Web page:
In the Beginning: 1855
Each week The American Israelite will print an item from the first years.
Noah’s Ark. — Mount Ararat is 6000 feet higher than Etna, and 1528 feet higher than Mont Blanc; the latter the point of greatest elevation in Europe. It is detached from the other mountains of Armenia, and is divided into two conical peaks. Sir Robert Porter paints in glowing colors the magnificence of the spectacle when he first came in sight of Ararat majestically rising from a widely-extended green plain, fertilized by the clear waters of the Arts (the ancient Araxes) and covered with Armenian villages. In various points of view the summit has a striking resemblance to a ship, a fact which has been recorded by all travelers to the spot; the whole country around is full of traditionary stories relative to Noahs’ ark and the flood. I tis a common belief among Armenians and Persians that the remains of the ark still exist on this summit.
Editor’s note: The mountain discussed here is located in modern Turkey. The Ararat anomaly, described here, is an outcropping in the snowfields at the top of the peak which has been thought to be remains of Noah’s ark. No such remains have been found, however, and the location and existence of the biblical mountain is a much debated topic among archaeologists and scholars.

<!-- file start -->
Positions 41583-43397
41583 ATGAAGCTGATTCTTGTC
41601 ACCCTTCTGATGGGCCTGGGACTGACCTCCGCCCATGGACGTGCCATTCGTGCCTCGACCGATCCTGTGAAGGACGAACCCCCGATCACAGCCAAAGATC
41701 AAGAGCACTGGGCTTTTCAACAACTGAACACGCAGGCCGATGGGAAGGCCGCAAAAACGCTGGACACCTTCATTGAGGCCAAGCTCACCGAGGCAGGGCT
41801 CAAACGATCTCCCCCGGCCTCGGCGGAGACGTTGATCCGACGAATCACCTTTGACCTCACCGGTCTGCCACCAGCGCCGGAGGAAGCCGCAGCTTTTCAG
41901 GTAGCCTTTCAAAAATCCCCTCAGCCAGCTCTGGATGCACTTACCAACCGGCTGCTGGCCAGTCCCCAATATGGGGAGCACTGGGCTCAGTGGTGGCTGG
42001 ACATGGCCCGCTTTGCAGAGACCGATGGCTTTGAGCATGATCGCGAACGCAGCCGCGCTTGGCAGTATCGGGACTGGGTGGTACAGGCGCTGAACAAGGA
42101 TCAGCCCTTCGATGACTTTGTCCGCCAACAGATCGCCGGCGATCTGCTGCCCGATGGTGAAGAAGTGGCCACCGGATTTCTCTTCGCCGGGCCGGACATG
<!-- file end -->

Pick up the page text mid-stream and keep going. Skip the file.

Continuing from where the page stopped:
— April 13, 1855
150 YEARS AGO
Local and Domestic
Rev. Mr. S. Weil, of Pittsburg, has been elected minister to the congregation at Columbus, Ohio.
The Israelites of Charleston, W. Va., celebrate the first public worship this evening. They organized under the Minhag America.
Among the councilmen elected in Cincinnati, three belong to our congregation, viz; Daniel Wolf, Gabriel Netter, and M. Baur; and all three of them are Republicans, so they can not accuse us of having voted for them. Still we think they will do well in that body, and we will be happy to give spiritual counsel to city councilmen.
The congregation of Evansville has changed its offer of salary to a minster from $1,000 to $2,000, which ought to induce the proper men to apply. The Evansville congregation has always been peaceable and progressive, animist likely has not changed now. We can only encourage candidates to apply.
Election four county and city officers was held in this city last Monday; as usual, quite a number of co-religionists have been elected. The only Israelite who will represent this county at the Ohio Constitutional Convention is Mr. Julius Freiberg , who was nominated by both parties. Several other of our Jewish citizens were nominated as delegates to the convention, but would not accept the nominations.
— April 11, 1873
125 YEARS AGO
According to a dispatch received from Victoria, B.C., on April 6, Andree, the explorer, is still in the land of the living and has been heard from.